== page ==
UT Extension News: “Native Warm Season Grasses”

June 23, 2020

by Chris Hicks, County Director – UT Extension Smith County

Native warm-season grasses (NWSG) are grasses historically native to an area that grow during the warm months of the year and are dormant during autumn and winter. NWSG can provide quality forage during the summer slump, supply wildlife habitat, and even have the potential to fuel our vehicles.

While there are many warm-season grasses native to this area, seven are commonly promoted for forage and wildlife cover. These include big bluestem, little bluestem, broomsedge bluestem, indiangrass, switchgrass, sideoats grama and eastern gamagrass. These grasses differ widely in their value for forages and wildlife cover.

Big bluestem is a warm-season perennial that spreads by short rhizomes, creating clumps. Stems may reach 8–9 feet, depending on variety and site conditions. Growth begins in April; however, the majority of growth occurs after June 1. Big bluestem grows on a wide variety of soils, even on sites with a pH as low as 4.0. Big bluestem is extremely drought-tolerant, with root systems that may grow 12 feet deep.

Little bluestem is a warm-season perennial bunchgrass that grows 2–4 feet in height. Primary growth occurs from mid spring through summer, reaching maximum height in July. Mature plants are reddish-brown and can grow on a wide variety of soils.

Broomsedge is a warm-season perennial bunchgrass that grows 2–4 feet in height. Growth begins in the spring when daytime temperatures reach 60–65 degrees F. Although similar in appearance to little bluestem, broomsedge is lighter in color and has seedheads enclosed in a large straw-colored spathe which little bluestem doesn’t have. Broomsedge offers excellent nesting for wildlife, but is a very poor forage.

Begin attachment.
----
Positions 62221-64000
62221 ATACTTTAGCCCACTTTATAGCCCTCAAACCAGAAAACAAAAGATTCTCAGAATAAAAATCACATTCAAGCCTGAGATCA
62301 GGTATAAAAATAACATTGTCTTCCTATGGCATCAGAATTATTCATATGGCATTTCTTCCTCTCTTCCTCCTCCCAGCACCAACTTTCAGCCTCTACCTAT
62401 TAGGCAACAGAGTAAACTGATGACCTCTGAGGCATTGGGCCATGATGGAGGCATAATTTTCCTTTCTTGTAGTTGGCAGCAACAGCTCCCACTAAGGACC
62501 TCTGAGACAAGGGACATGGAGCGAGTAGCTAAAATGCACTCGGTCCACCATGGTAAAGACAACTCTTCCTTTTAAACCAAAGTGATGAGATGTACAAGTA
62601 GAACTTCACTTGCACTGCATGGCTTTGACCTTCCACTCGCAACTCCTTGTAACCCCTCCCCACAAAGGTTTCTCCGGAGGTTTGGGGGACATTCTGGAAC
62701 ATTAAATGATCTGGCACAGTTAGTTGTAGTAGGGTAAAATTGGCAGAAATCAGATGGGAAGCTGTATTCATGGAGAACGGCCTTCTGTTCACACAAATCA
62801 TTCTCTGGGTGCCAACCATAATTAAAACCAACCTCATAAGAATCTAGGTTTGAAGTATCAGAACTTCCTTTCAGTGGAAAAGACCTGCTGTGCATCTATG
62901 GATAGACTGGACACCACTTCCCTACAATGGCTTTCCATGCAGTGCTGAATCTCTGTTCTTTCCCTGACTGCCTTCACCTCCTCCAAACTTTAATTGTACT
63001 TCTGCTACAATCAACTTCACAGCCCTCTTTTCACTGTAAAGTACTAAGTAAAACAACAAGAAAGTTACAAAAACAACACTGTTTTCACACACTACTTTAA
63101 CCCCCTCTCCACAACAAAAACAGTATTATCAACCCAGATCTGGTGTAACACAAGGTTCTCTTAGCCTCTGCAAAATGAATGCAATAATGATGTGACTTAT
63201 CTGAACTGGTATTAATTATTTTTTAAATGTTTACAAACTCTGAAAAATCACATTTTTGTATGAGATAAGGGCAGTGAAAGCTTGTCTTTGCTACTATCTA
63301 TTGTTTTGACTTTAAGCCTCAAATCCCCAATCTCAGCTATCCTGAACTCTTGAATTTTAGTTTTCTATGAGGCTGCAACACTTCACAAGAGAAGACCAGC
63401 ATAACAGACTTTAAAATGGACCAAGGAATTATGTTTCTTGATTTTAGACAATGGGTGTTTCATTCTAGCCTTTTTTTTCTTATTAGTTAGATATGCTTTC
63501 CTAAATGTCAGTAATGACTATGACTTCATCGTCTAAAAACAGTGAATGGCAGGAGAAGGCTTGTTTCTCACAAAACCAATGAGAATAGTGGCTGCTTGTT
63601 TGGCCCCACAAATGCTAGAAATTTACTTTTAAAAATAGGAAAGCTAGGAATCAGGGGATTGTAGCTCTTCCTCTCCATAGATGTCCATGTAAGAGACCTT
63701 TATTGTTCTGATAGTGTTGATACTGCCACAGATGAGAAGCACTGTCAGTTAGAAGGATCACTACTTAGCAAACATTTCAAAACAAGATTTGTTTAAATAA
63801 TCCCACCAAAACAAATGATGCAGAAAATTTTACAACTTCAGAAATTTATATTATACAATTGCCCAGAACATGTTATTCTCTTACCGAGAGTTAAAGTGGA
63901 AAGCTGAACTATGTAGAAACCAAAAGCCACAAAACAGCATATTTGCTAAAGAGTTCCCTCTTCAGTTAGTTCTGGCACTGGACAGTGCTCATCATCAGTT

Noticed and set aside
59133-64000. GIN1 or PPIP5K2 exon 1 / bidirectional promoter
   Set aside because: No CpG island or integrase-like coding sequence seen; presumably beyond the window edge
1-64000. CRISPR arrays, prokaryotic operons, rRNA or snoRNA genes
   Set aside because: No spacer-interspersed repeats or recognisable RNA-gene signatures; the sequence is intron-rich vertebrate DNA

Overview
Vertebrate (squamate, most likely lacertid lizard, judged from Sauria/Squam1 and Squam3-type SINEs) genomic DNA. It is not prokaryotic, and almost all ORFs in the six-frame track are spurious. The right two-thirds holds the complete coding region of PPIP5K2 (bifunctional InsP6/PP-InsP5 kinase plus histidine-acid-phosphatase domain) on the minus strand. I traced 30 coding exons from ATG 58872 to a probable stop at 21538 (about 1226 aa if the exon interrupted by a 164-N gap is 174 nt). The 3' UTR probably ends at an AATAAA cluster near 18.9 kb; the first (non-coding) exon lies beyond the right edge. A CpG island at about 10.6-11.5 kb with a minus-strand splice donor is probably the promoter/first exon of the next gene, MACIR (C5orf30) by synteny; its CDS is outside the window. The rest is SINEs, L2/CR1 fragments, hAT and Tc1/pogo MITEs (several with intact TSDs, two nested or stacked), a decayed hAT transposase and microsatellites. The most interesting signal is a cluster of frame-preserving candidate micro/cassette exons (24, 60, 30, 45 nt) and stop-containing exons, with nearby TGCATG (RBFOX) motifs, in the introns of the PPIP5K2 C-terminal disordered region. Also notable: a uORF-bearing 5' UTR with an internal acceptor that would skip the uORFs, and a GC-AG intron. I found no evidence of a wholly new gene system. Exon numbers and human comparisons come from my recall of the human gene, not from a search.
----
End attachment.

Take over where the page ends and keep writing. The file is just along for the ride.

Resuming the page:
Indiangrass is a warm-season perennial that spreads by seed and short rhizomes. This heavy seed producer normally occurs in bunches, much like big bluestem. Growth begins in April and can reach 3–7 feet in height, depending on site. A unique characteristic that differentiates indiangrass from other NWSG is a prominent, notched ligule. Its deep root system makes indiangrass very drought tolerant.

Switchgrass is an early-maturing warm season grass that typically reaches a height of 3-6 feet. It is adapted to a wide array of soil types and site conditions and its extensive root system makes switchgrass extremely drought tolerant. Switchgrass generally produces 4-5 tons of forage per acre.

Eastern Gamagrass is a warm season perennial that starts growth in early spring, reaches a height of 5-9 feet, and usually remains green until the first frost. It produces excellent forage for grazing and haying with yields similar to switchgrass.

Sideoats Grama is a warm-season perennial that spreads by short rhizomes. It grows to a height of 1-3 feet with seedstalks appearing in June and July. Sideoats grama grows well on well-drained uplands and shallow ridges, but is not well-adapted to lowlands.